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7 ag stories you can’t miss – September 29, 20237 ag stories you can’t miss

Catch up on Agco and Trimble’s joint venture advancing precision ag, a record-breaking land sale in Missouri, a unique pork marketing campaign with Iowa State University football players and more!

Rachel Schutte

September 29, 2023

3 Min Read
7 ag stories you can't miss
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Did you miss some news this week? We’ve got you covered. Here’s a collection of the top headlines in agriculture.

Agco pays $2 billion for 85% of Trimble Ag

Agco and Trimble announced a $2 billion acquisition of 85% of Trimble Ag, forming a joint venture between the two companies that will focus on autonomy and retrofit technologies. Agco is buying Trimble’s ag assets which make up about 20% of Trimble’s total $3 billion business, but the company will have exclusive rights to Trimble core technology. Learn more about what the venture means for farmers. – Farm Progress

Missouri land sale breaks record

A 115-acre farm in Saline County, Missouri sold for a record-breaking $34,800 on Sept. 21, which pencils out to just over $4 million. According to auctioneer Monte Fenner, the farm just east of Malta Bend had been in the same family for four generations, but the sellers were no longer interested in the farm business.

The six minutes of bidding involved two active bidders – both local farmers – with a starting bid of $15,000. The final buyer lives in an adjoining county but farms other land in Saline County. Fenner encourages all sellers to consider selling at auction. “You are guaranteed the highest price that all interested parties would be willing to pay for their property,” he says. – Farm Progress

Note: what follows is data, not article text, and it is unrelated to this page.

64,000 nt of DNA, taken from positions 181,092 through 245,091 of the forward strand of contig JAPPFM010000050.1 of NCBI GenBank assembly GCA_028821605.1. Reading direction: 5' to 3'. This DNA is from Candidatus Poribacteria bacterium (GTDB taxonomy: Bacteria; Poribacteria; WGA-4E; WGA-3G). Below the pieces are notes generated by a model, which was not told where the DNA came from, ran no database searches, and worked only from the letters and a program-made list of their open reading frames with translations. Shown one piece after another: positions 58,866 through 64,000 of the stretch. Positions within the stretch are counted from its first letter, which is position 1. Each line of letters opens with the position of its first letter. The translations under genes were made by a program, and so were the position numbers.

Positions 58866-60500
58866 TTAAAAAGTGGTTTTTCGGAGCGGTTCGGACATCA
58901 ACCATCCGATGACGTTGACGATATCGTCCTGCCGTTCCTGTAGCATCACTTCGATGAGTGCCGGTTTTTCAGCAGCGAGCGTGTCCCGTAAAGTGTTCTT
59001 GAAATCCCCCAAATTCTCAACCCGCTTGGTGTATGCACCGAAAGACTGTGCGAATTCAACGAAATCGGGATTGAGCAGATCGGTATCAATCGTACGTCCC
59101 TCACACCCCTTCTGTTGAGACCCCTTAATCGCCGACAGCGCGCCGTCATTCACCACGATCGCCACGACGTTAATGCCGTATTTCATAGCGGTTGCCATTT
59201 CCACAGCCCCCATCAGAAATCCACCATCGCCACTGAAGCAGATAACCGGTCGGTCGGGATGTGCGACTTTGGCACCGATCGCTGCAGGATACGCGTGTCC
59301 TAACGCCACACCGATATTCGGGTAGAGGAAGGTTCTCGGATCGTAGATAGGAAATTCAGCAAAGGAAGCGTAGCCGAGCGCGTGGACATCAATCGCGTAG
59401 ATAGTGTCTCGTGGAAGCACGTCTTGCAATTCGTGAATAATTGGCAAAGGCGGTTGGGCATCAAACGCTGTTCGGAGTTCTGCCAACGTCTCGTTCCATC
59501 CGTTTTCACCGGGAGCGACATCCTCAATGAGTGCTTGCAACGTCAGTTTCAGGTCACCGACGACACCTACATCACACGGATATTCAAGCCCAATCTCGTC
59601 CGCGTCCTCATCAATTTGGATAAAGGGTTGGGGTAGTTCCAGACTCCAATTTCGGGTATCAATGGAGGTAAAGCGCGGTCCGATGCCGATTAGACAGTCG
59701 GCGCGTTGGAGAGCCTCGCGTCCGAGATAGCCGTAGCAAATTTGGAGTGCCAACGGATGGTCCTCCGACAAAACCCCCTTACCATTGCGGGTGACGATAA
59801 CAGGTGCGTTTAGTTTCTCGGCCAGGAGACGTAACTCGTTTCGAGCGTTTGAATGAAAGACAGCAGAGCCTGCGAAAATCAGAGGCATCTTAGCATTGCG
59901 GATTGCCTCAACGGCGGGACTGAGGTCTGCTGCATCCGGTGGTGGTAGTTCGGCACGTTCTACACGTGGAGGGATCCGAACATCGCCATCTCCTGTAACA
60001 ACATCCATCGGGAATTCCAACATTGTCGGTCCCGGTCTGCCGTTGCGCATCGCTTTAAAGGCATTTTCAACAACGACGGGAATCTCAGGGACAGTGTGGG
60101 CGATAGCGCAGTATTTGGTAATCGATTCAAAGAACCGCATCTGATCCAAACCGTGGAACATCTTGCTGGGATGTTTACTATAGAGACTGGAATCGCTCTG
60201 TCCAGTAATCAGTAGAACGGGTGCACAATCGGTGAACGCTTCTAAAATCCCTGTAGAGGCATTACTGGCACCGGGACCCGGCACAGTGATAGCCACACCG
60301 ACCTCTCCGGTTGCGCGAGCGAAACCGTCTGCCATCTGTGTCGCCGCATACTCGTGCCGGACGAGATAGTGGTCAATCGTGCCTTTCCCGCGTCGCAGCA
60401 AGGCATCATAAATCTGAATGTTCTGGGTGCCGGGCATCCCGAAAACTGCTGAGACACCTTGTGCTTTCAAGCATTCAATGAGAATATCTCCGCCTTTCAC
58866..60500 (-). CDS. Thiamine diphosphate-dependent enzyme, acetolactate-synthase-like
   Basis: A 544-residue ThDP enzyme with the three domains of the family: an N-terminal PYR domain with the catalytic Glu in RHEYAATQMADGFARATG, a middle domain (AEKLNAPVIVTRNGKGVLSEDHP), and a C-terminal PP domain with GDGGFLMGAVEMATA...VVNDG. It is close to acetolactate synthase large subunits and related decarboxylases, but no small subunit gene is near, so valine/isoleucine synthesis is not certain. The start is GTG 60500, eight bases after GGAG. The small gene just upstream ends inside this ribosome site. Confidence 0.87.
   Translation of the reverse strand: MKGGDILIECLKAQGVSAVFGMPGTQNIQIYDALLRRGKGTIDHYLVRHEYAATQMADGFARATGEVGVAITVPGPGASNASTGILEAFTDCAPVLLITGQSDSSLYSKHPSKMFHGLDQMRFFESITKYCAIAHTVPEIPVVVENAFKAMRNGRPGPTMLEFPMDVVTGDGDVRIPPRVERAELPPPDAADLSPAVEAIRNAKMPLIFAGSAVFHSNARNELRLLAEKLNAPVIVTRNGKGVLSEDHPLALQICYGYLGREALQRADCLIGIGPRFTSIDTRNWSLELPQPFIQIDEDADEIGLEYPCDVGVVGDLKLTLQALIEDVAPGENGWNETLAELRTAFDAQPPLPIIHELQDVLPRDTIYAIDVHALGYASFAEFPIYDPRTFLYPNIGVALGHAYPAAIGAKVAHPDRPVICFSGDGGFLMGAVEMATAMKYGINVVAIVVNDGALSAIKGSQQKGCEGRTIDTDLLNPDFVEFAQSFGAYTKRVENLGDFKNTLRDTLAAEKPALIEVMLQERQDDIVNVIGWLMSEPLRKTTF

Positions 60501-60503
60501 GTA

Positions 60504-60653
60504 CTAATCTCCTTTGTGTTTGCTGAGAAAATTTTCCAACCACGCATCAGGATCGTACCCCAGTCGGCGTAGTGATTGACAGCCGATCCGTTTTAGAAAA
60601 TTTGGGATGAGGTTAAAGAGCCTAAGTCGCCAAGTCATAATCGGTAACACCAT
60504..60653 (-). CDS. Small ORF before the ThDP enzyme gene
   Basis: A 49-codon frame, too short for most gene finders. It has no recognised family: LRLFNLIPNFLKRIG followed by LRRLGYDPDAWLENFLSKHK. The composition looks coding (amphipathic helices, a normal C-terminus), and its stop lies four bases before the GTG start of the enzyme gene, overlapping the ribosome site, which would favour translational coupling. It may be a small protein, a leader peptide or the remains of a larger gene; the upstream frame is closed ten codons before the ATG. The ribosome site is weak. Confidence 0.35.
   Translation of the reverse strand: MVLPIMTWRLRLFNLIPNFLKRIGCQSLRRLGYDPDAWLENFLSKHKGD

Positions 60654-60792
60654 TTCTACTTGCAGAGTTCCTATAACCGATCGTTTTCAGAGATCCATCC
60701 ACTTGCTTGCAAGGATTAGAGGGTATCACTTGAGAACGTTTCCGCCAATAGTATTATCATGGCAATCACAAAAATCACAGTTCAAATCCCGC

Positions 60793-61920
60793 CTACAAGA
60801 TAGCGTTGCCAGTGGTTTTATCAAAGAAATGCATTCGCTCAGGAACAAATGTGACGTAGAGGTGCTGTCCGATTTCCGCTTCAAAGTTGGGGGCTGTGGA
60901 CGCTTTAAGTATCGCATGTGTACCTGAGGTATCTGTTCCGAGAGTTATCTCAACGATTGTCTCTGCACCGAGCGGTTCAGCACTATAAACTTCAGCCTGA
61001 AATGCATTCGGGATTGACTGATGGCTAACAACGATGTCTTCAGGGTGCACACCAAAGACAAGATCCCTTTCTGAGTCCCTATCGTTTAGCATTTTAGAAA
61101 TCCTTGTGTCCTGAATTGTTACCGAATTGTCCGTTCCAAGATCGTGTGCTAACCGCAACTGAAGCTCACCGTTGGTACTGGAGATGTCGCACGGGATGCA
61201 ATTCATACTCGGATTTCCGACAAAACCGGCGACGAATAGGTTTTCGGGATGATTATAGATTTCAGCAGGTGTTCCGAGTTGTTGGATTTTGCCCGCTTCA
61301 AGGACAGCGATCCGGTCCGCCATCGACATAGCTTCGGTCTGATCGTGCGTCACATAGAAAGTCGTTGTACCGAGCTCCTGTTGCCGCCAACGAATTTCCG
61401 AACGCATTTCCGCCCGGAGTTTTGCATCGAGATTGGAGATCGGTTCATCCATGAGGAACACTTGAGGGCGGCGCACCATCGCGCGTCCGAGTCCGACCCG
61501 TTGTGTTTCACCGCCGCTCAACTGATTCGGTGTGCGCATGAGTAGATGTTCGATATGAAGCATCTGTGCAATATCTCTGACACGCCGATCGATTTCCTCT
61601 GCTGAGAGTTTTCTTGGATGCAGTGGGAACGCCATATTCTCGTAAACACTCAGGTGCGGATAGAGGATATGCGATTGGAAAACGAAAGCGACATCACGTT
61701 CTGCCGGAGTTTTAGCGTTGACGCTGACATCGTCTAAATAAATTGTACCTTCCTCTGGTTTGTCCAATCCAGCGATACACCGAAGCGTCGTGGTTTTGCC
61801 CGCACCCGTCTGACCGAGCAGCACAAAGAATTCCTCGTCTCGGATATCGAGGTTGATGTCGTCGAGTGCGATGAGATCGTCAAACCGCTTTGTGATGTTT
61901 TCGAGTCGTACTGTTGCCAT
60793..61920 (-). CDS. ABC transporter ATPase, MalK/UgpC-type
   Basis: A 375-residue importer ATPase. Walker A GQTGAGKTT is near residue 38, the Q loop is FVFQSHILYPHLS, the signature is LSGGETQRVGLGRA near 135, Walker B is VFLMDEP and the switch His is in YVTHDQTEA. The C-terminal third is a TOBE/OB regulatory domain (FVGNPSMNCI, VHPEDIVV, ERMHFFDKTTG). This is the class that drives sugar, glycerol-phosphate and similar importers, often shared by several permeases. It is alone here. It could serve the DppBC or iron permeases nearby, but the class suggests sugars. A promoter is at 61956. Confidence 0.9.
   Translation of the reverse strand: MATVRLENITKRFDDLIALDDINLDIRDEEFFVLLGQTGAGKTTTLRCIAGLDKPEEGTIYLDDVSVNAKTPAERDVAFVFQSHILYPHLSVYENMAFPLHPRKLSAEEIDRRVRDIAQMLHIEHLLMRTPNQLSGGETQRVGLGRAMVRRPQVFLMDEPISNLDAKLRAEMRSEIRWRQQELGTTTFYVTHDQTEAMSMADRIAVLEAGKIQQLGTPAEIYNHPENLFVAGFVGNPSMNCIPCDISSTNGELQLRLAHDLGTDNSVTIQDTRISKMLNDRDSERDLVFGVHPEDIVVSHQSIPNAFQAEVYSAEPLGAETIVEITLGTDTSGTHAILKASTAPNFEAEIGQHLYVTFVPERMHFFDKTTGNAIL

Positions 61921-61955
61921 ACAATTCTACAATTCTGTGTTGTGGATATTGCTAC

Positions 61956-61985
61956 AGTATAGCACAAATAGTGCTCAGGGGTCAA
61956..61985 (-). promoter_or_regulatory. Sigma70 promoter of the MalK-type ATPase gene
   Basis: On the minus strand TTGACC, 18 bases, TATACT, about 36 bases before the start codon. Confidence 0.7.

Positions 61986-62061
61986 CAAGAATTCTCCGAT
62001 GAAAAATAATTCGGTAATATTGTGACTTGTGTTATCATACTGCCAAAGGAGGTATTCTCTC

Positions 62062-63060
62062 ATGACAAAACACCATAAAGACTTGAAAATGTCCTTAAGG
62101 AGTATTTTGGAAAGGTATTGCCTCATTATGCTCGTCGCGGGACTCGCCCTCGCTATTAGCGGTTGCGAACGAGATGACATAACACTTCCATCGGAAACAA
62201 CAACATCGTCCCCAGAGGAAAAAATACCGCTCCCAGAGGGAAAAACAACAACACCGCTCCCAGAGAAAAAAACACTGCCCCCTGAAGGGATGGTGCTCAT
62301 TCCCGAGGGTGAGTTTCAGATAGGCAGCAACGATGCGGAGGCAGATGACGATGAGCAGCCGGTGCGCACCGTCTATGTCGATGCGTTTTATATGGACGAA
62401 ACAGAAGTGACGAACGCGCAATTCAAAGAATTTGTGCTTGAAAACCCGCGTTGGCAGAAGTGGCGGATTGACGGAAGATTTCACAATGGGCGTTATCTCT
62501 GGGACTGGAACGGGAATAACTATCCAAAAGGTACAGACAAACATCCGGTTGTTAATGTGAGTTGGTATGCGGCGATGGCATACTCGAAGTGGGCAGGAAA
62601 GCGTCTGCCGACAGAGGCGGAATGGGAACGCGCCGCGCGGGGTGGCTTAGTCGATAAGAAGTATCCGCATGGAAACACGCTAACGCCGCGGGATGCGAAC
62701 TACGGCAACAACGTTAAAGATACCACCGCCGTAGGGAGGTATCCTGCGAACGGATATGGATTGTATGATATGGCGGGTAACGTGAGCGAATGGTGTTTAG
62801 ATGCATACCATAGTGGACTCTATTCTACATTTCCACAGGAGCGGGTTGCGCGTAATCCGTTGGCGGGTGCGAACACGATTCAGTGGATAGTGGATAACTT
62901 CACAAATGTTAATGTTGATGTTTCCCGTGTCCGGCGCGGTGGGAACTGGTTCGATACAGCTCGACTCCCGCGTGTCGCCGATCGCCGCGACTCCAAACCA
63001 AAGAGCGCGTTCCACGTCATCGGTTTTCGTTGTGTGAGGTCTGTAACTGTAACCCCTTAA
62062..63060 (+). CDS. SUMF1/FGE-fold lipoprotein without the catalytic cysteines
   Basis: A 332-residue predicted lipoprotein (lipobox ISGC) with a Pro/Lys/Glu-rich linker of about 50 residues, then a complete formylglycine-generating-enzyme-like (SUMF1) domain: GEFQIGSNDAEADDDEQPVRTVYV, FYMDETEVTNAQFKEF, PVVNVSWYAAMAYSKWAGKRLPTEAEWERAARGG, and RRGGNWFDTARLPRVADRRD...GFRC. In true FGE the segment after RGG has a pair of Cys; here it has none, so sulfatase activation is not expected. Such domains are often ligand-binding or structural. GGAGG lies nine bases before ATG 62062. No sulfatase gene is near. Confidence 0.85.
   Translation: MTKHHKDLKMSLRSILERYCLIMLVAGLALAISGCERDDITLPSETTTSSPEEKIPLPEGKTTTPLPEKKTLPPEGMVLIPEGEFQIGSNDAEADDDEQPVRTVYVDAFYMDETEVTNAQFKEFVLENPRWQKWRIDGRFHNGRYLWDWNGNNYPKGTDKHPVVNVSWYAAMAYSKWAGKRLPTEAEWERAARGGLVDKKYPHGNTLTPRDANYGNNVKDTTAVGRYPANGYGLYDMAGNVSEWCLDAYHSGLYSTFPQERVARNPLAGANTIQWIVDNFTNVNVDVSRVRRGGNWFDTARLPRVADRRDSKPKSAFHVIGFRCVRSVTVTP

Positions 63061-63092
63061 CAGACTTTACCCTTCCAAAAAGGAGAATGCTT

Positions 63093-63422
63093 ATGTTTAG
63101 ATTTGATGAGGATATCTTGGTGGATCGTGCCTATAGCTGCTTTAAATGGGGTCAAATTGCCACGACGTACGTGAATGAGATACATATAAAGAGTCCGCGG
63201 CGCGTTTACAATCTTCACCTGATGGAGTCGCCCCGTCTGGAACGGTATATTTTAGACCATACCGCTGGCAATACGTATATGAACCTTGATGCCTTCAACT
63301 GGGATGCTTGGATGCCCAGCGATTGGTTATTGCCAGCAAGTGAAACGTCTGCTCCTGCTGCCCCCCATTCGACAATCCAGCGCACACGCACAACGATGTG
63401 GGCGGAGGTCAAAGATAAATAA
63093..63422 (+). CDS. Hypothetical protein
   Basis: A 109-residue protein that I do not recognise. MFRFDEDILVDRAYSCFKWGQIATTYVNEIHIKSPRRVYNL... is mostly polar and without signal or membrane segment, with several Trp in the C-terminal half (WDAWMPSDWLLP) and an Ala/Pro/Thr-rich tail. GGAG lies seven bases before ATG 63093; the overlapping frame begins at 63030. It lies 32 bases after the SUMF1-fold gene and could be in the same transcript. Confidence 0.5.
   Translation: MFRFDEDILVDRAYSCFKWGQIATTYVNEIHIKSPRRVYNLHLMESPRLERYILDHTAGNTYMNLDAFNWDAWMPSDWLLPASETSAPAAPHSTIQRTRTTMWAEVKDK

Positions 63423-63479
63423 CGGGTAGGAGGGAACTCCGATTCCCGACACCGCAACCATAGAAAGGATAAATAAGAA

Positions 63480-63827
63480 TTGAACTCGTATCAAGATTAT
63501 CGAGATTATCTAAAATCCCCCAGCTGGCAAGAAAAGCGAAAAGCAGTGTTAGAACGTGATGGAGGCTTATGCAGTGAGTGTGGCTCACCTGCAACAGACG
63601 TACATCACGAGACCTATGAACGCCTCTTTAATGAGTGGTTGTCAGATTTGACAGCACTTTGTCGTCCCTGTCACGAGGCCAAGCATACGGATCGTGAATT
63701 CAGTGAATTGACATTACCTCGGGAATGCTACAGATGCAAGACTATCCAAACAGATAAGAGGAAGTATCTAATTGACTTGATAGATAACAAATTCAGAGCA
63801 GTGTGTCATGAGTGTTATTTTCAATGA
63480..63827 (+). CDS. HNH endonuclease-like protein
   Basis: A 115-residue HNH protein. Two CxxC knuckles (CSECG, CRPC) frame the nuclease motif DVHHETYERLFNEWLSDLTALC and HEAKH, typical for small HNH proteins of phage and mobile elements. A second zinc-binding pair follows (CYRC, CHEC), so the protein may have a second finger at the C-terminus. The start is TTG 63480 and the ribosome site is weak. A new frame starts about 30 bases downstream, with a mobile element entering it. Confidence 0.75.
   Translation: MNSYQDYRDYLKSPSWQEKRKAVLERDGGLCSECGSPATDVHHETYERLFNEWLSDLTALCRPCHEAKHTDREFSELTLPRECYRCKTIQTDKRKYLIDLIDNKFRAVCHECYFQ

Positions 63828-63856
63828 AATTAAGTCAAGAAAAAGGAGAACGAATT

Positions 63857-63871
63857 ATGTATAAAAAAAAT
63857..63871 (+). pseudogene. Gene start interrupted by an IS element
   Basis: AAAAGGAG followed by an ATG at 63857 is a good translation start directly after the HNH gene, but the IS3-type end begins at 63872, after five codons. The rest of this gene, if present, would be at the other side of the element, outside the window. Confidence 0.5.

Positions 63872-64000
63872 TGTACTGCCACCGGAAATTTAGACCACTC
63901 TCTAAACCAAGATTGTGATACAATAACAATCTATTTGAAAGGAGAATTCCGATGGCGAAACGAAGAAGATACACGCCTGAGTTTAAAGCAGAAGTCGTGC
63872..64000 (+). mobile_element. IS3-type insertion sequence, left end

USDA to publish quarterly stocks data

USDA is scheduled to release a series of market reports on Friday at 11 a.m. that will provide markets with the latest insights about current corn, soybean, and wheat supplies, as well as finalized (ish) usage rates for corn and soybeans for the 2022/23 (old crop) marketing year. Market analyst Jacqueline Holland sets the groundwork for what to expect, and be sure to tune in to Farm Futures as the team digs into the numbers following the release. – Farm Futures

How dryness at grain fill affects corn

Dry weather during grain fill can be more detrimental to yield than even a true drought in June. Dave Nanda, director of genetics for Seed Genetics Direct, says stress during grain fill has an impact, but not all effects are negative. See what it means for kernel size, tip fill, disease pressure and more. – Indiana Prairie Farmer

Tyson, Perdue under investigation following child labor reports

Tyson Foods and Perdue Farms are under federal investigation for alleged child labor violations at meatpacking plants. The probe follows an investigative story published by The New York Times Magazine last week, detailing how a 14-year-old Guatemalan immigrant at a Virginia slaughterhouse operated by Perdue Farms was maimed by industrial deboning equipment. – Agriculture Dive

U.S. ag export values expected to decrease

U.S. agricultural exports have experienced a seven-year expansion run from 2015 to 2022, going from $137.2 billion to $195.9 billion. However, the latest USDA Outlook for U.S. Agricultural Trade report expects U.S. exports to be down $3.5 billion from the May forecast largely due to decreases in corn, wheat and tree nuts exports. The main reason for this decline is competition from Brazil, EU, and Russia. – Southwest Farm Press

And just for fun…

Iowa Pork enters unique agreement with football players

The Iowa Pork Producers Association is partnering with four Iowa State University football players to promote the pork industry. Cyclone teammates Myles Purchase, Tyler Moore, Tommy Hamann and Caleb Bacon are leading the new “Purchase Moore Hamann Bacon” marketing campaign. The goal is obviously to push Iowans to buy pork products - more specifically, they want you to purchase more ham and bacon! – Iowa Pork Producers Association

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About the Author(s)

Rachel Schutte

Content Producer, Farm Futures

Rachel grew up in central Wisconsin and earned a B.S. in soil and crop science from the University of Wisconsin - Platteville. Before joining the Farm Futures team, Rachel spent time in the field as an agronomist before transitioning to the world of marketing and communications. She now resides in northeast Iowa where she enjoys raising bottle calves and farming corn and soybeans alongside her husband and his family.

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